Rabbi Akiva Never Cooked a Chicken Soup

by Ruby Namdar

It’s Friday afternoon, my favorite time of the week. I stand in the kitchen, carefully straining a golden chicken soup through the sieve into an enameled pot containing finely diced carrots. The oven is hot, the large rice pot on the stove-top is covered with a neatly folded kitchen towel, just like the one on my mother’s. This isn’t the only way I have found myself channeling her lately. In more ways than I’d care to admit, I’ve become a Jewish mother!

Only I am a man, an ambitious writer, filled with passions and neuroses – and with a larger than life deadline looming over my head like mighty eagle. I’ve got a book to write.

No one forced me into this conflict. My deliberate choice of spending Friday afternoons cooking instead of writing, honing that stubborn paragraph into something closer to perfect, is one of any choices that reflect not just my Jewish priorities but my personal and intellectual ones as well. I have naturally, almost effortlessly, replaced the romantic tormented artist model that informed the choices and lifestyle of my youth with a fully immersive family man model. He’s a much more hands father than the one I’ve seen growing up.

What seemed natural a generation and a half ago – a clear gender division in which the father figure faces outwards while the mother’s gaze is pointed inwards – is no longer. I never entertained the thought of leading a pristine life of contemplation while my wife slaves away at home. (Neither did she, for that matter.) I delved happily, excitedly, into the messy bliss of domestic and family life.

But that, of course, does not mean that this choice is without conflict. Even now, as the chicken soup simmers in the pot, my mind is still split, trying to bridge the dissonance between these two modes of existence. It is not only the sum of minutes, hours and days spent away from one’s desk, lost in the pursuit of family happiness. It isn’t only the loss of freedom to come and go as I please, work all night, sleep all day, allowing the whims of creativity to govern my life instead of my daughters’ school schedule. It is the very thing that causes one to seek domestic bliss – the burden of solitude – that I occasionally mourn.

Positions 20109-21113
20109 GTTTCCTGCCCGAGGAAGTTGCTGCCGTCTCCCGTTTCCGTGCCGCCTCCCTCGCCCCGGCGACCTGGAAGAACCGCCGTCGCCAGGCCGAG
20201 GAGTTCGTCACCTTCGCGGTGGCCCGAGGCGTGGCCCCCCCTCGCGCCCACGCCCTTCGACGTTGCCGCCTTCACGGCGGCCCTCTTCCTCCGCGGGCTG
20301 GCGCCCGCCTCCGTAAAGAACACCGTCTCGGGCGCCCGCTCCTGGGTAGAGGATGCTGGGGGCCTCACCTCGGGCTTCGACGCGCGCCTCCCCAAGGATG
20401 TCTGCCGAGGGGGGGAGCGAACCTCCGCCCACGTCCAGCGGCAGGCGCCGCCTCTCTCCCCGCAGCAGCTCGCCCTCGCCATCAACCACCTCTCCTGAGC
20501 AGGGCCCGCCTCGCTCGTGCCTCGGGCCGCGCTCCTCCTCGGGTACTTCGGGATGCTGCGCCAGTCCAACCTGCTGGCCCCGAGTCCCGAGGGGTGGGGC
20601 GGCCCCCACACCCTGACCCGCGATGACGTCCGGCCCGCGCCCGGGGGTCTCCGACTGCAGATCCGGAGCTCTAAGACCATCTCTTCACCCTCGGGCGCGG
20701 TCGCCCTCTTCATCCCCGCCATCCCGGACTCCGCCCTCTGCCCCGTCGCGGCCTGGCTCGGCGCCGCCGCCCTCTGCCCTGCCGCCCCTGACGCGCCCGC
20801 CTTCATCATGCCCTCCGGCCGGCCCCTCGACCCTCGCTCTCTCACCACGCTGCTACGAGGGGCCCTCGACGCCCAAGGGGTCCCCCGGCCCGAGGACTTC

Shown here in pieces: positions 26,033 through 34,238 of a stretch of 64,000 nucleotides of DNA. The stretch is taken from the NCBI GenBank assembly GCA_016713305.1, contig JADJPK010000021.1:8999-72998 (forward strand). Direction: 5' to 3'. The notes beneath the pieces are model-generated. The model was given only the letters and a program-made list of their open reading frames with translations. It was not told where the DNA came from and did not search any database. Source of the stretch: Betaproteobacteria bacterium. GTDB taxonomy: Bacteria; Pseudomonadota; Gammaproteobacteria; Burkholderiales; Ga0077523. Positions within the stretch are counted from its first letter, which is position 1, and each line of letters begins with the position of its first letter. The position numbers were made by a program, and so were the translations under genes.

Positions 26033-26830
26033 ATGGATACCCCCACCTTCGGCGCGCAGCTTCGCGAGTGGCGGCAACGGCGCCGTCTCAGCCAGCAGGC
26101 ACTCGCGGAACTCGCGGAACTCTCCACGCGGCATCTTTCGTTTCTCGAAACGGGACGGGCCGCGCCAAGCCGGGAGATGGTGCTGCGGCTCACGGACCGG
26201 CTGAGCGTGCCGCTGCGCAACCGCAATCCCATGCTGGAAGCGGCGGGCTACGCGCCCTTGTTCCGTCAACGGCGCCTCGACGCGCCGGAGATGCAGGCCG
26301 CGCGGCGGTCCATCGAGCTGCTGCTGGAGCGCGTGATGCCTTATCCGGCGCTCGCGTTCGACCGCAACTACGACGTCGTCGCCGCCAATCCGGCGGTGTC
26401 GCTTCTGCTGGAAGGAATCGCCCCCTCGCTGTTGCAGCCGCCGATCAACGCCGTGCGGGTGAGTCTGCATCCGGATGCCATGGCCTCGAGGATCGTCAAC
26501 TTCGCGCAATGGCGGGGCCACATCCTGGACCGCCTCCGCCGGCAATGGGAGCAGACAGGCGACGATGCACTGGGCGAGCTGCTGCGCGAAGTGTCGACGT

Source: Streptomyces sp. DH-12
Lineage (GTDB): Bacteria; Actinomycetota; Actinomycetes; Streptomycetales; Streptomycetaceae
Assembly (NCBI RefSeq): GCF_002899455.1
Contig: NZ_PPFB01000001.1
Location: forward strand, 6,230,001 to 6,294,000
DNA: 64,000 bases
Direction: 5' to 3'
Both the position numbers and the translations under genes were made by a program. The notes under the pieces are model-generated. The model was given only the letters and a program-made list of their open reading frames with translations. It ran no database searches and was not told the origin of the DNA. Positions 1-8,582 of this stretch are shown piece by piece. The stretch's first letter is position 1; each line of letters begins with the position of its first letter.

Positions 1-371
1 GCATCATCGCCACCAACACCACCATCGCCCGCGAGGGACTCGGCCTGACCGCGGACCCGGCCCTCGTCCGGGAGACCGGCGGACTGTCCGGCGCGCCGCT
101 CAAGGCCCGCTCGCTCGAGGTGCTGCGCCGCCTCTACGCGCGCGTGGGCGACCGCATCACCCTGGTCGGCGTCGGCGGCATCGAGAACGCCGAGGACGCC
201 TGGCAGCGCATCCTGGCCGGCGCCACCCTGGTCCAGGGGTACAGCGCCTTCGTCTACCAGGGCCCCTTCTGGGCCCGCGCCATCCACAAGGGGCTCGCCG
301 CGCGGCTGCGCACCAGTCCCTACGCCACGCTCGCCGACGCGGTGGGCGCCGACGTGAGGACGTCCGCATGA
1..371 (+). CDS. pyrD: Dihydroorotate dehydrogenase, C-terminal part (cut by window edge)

“The fruit of solitude is originality,” says one of my favorite authors, Thomas Mann in his immortal Death in Venice. “The observations and encounters of a devotee of solitude […] are at once less distinct and more penetrating than those of the sociable man; his thoughts are weightier, stranger, and never without a tinge of sadness.”

This intensity, with its eternal tinge of tragedy, is hardly ever reached when one allows their relationships with their loved ones to become so significant. I’ve allowed my wife and daughters into my inner sanctum; I will never be free to succumb to the dark allure of what Mann beautifully refers to as: “the perverse, the disproportionate, the absurd and the forbidden.” I am, it seems, trapped on the sunny side of the street, in the beautifully lit part of existence.

This brings to mind one of the Talmud’s most beautiful, but also darkest, stories of devotion: The well-known story of Rabbi Akiva and his loving wife who sent him away to study Torah while keeping the home front safe. (Babylonian Talmud: Tractate Ketuboth Folios 62-63). This story, often told as a wonderful romantic love story with a nice moral take-away is hardly so simple.

An employer’s daughter falls for her father’s ignorant yet noble shepherd and marries him in secret. There’s a condition: the shepherd is to go away and study Torah in the academy. This is a typical male intellectual fantasy: Akiva gets to enjoy the emotional and social stability that comes with marriage and family while at the same time being allowed to separate himself from the hassles and distractions of domesticity and become “a great man”. His return home, twelve years later, is very telling:

When he returned home he brought with him twelve thousand disciples. [While in his home town] he heard an old man saying to her, ‘How long will you lead the life of a living widowhood?’ ‘If he would listen to me,’ she replied. ‘he would spend [in study] another twelve years’. Said [Rabbi Akiva]: ‘It is then with her consent that I am acting’, and he departed again and spent another twelve years at the academy.

The story is, on its face, as a great anthem of the couple’s devotion to the life of holiness and study. How willingly they both sacrifice their domestic bliss for the higher cause of Torah study! But in fact there is a strong ironic, and indeed critical, undercurrent to this story.

Was it really impossible for him to come home once in a while during these twelve years? Why did he need to schlep his twelve thousand disciples along with him? Was it separation anxiety, or perhaps the fear of intimacy? Why did he so readily run back to the safety of the academy without even taking a meal with this woman who enabled him to become a “great man”? Was it really his devotion to Torah? Or a refusal to be sucked into the black-hole of emotional commitment?

This dilemma will never be resolved. Still, there’s this. Last week my daughter walked into the apartment on Friday afternoon and exclaimed: “It smells like heaven mixed with light in here!” What greater reward, in this world or the world to come, can I hope for? The soup is ready. Shabbat Shalom.

Ruby Namdar is the author of the Sapir-prize winning Hebrew novel “The Ruined House” and is chief faculty at LABA: A Laboratory for Jewish Culture.

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